Your Guide to Getting Cash Out: 
Cash-Out 101

A cash-out refinance can be used in many different ways including debt consolidations, home improvements, or even to help purchase another property

What Is A Cash-Out Refinance?

When you refinance your home loan into a larger loan amount than what you currently owe, and receive the remaining funds at closing, this is considered a cash-out refinance.

There are also scenarios where you may not receive funds at closing, but are paying off other debts or a secondary loan — like a Home Equity Line of Credit (HELOC) — that might also be considered cash-out. This is usually the case unless the secondary loan was part of the initial purchase of your home.

A cash-out refinance allows you to take money out of the equity in your home, up to a certain loan-to-value percentage. Since your loan amount is increasing, investors see this as an increase in risk and charge slightly higher interest rates for cash-out loans compared to rate-and-term refinances.

Regular rate-and-term refinances are limited to financing the amount that you owe on your current loan. You may be able to roll in the costs of refinancing and even receive a small sum at closing though. For conventional loans, this is limited to 2% of the loan or $2,000 — whichever is less. For other loan types, like FHA or VA loans, this may be limited to $500 or less.

  • Consolidate Debt

    Save money monthly by consolidating your higher interest debts into one lower monthly payment using the equity you have built in your home. Right now, first mortgage interest rates are some of the least expensive borrowing options — lower than credit cards, personal loans, and separate home equity loans.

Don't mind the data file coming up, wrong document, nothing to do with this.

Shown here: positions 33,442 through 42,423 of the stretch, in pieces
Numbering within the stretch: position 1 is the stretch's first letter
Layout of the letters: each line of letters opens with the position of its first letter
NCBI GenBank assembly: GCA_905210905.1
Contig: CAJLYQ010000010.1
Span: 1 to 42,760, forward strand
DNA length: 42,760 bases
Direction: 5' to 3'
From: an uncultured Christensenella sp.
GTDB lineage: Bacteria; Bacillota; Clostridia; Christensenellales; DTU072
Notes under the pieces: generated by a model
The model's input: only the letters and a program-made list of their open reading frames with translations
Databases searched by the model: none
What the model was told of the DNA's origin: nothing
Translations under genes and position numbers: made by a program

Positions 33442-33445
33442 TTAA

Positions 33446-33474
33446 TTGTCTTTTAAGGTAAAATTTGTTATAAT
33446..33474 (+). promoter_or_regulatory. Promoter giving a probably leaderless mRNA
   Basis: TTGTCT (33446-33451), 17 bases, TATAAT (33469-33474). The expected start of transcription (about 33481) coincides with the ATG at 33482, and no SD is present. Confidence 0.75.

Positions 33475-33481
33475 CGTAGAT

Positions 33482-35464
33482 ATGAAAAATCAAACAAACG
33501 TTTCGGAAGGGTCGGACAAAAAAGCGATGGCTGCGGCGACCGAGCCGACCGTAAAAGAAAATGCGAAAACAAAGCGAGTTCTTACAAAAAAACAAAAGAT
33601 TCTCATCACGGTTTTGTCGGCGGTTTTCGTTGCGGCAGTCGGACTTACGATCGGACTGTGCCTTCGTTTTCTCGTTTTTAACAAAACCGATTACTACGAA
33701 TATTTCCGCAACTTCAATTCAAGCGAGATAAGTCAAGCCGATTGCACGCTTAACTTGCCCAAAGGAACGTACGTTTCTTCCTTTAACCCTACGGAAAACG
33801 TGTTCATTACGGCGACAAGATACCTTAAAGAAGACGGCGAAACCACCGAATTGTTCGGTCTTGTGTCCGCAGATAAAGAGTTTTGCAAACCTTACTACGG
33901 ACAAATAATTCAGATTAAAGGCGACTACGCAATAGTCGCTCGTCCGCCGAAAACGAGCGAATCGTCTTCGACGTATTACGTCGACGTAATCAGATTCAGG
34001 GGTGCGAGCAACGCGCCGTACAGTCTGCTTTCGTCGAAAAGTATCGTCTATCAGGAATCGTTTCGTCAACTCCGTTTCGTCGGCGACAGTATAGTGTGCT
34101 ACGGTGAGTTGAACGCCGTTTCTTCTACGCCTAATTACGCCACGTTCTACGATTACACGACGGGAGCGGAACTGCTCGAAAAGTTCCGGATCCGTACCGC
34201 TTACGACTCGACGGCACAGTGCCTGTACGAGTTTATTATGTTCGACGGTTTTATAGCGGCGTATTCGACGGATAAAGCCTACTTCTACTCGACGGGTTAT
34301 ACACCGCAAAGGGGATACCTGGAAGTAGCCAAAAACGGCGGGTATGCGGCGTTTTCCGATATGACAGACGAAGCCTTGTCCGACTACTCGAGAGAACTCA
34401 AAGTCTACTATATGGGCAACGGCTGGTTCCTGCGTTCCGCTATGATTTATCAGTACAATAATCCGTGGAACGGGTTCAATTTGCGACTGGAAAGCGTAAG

• Renovate Your Space

    Home improvements are an investment into your space that you can fund with your own equity instead of out-of-pocket. Making your house into your dream home, or just updating a few key areas and keeping up with necessary repairs can offer a great return on investment.

  • Fund What Matters Most To You

    Whether it's upcoming college tuition, your down payment on a vacation home, or start-up capital for a new business, you can use your home's equity to pay for these important expenses.

What Is the Difference Between a Cash-Out Refinance and a Home Equity Loan?

Completing your cash-out refinance involves paying off your current mortgage and replacing it with a new, higher loan amount. The entire loan amount is under the same interest rate and loan term going forward, and you have one new monthly payment.

Getting a home equity loan or line of credit involves creating a secondary loan (sometimes referred to as a subordinate lien) behind your current first mortgage. It does not involve changing the terms of your current mortgage and creates another separate monthly payment on its own terms. Often this is a higher, adjustable interest rate repaid over a shorter period of time.


Getting approved starts here.

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